job options economics major

8 Job Options for Economics Majors

Planning to study economics in college? As far as career options go, you’ve made a pretty great choice! Due to the flexibility of this degree, economics majors can pursue a variety of careers in a vast number of fields, from investment banking and insurance to business analytics and consulting. Employers in virtually every sector need employees who can think critically, solve problems, crunch numbers, interpret complex data, and communicate effectively — all traits which econ majors often possess in abundance. 

Basically, there are tons of things you can do with an economics degree. The real question is:  What do you want to do? To help you answer that question and chart a career path for yourself, here are some of the best jobs for economics majors that you can land after graduation.

1. Market Research Analyst ($63,790) – Are you an equal mix of creative and analytical? You may enjoy being a market research analyst. This job involves researching market conditions and gathering information to determine the potential profitability of a product, service, or campaign. To excel as a market research analyst, you need to be good at breaking down complex information into reports — lots and lots of reports with graphs. Having expertise in Excel is also a big plus!

2. Management Consulting ($85,260) – You’ve probably heard of management consultants before, but what exactly do they do? Management consultants (also known as management analysts) offer advice and assistance to other businesses. They typically gather information about the business before talking with C-Suite level executives about how to improve the overall business performance and operations. According to the Bureau of Labor Statistics (BLS), employment of market analysts is expected to grow 14 percent through 2028, which is much faster than average.

3. Actuary ($108,350) – Actuaries use a combination of mathematics, statistics, and financial theory to study uncertain future events and evaluate the financial implications of the risk involved with those events. Many actuaries work in the insurance industry, helping companies to evaluate insurance products and calculate emerging risks. With an average yearly salary of $108,350 and a good job outlook, actuaries are one of the best bachelor’s degree jobs for economics majors.

4. Financial Analyst – Love reading about financial news and market movements? If so, a job as a financial analyst might be for you. Financial analysts gather information, analyze financial data, and write reports for their clients while keeping tabs on the economy. In short, they help clients make the best financial decisions based on economic trends, business news, and the company’s overall strategy. Since competition for financial analyst jobs can be pretty fierce, you’ll want to get an internship to jazz up your resume.

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5. Lawyer ($120,910) – With an average yearly salary of $120,910, being a lawyer is one of the highest-paying careers that econ majors can score. In fact, an economics major is one of the best degrees for getting into law school, especially if you decide to practice corporate law. However, be aware that the road to becoming a lawyer is time-consuming and costly. You’ll need to complete your undergraduate degree, get into law school, and pass the state bar exam before you can start practicing.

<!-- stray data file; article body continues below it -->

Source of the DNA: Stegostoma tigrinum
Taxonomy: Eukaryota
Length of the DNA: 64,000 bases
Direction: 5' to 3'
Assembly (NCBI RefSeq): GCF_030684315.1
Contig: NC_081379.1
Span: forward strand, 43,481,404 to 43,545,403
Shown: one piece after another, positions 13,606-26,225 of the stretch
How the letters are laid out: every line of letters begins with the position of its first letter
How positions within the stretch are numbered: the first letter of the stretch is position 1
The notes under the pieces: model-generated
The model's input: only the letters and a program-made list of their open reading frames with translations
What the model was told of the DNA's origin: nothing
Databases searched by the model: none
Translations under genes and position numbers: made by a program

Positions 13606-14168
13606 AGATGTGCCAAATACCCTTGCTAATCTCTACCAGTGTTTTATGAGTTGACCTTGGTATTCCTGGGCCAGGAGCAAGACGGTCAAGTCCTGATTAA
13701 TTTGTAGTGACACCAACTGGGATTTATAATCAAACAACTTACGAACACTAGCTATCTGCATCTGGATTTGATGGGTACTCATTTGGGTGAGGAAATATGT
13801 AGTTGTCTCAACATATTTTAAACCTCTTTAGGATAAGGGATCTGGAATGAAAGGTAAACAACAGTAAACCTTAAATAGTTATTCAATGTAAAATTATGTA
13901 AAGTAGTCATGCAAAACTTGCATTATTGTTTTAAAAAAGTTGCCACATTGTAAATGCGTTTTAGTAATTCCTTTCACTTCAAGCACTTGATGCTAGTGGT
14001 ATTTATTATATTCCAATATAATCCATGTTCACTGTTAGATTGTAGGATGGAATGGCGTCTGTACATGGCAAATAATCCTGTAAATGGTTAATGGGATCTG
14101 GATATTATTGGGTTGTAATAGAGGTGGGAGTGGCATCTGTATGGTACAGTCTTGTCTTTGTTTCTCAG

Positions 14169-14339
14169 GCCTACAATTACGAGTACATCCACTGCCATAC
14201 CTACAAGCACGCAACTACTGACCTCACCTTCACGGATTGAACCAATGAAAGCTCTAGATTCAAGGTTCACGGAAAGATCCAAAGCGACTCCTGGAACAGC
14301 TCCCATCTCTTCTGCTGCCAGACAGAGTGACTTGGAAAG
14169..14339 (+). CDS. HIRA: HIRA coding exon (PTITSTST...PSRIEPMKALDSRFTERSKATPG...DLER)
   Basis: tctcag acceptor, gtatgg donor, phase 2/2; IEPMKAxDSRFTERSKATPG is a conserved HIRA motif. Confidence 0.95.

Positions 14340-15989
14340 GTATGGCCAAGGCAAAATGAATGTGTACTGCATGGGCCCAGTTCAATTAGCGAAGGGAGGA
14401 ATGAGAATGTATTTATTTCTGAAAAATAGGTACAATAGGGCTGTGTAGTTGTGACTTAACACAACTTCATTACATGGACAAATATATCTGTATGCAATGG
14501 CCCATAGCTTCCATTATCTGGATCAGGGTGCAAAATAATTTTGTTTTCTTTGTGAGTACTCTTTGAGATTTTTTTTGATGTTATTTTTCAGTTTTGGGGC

6. Credit Analyst ($73,650) – Credit analysts are responsible for determining the creditworthiness of individuals and firms. They do this by analyzing the financial data of loan applicants to determine the degree of risk involved with lending them money or extending their credit. Credit analysts commonly work for banks, investment companies, and credit card companies. 

7. Business Reporter ($43,490) – Love telling a good story? Become a business reporter. Business reporters inform the public about news and events related to businesses, financial markets, and the economy. They research topics, pitch story ideas to editors, interview relevant people, and write articles for magazines and newspapers. In addition to good research skills, business reporters should have the ability to write engaging and clear prose. 

8. Economics Teacher ($61,660 per year) – Can you remember that one teacher or professor who first sparked your interest in economics? Why not be that same person for someone else? Teaching can be an extremely rewarding career that allows you to give kids the skills they need for the future. This career is ideal for economics majors who don’t want to do the same thing every day — because as a teacher, no two days are the same! 

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Don’t Be ‘Laissez-Faire’ with Your Career

As you can see, earning your degree in economics can lead to a diverse range of interesting careers. However, don’t assume that your economics degree will guarantee you a job. Put in the work now by getting internships and relevant work experience. By making the most of your time in college, you can set yourself up for success after graduation.

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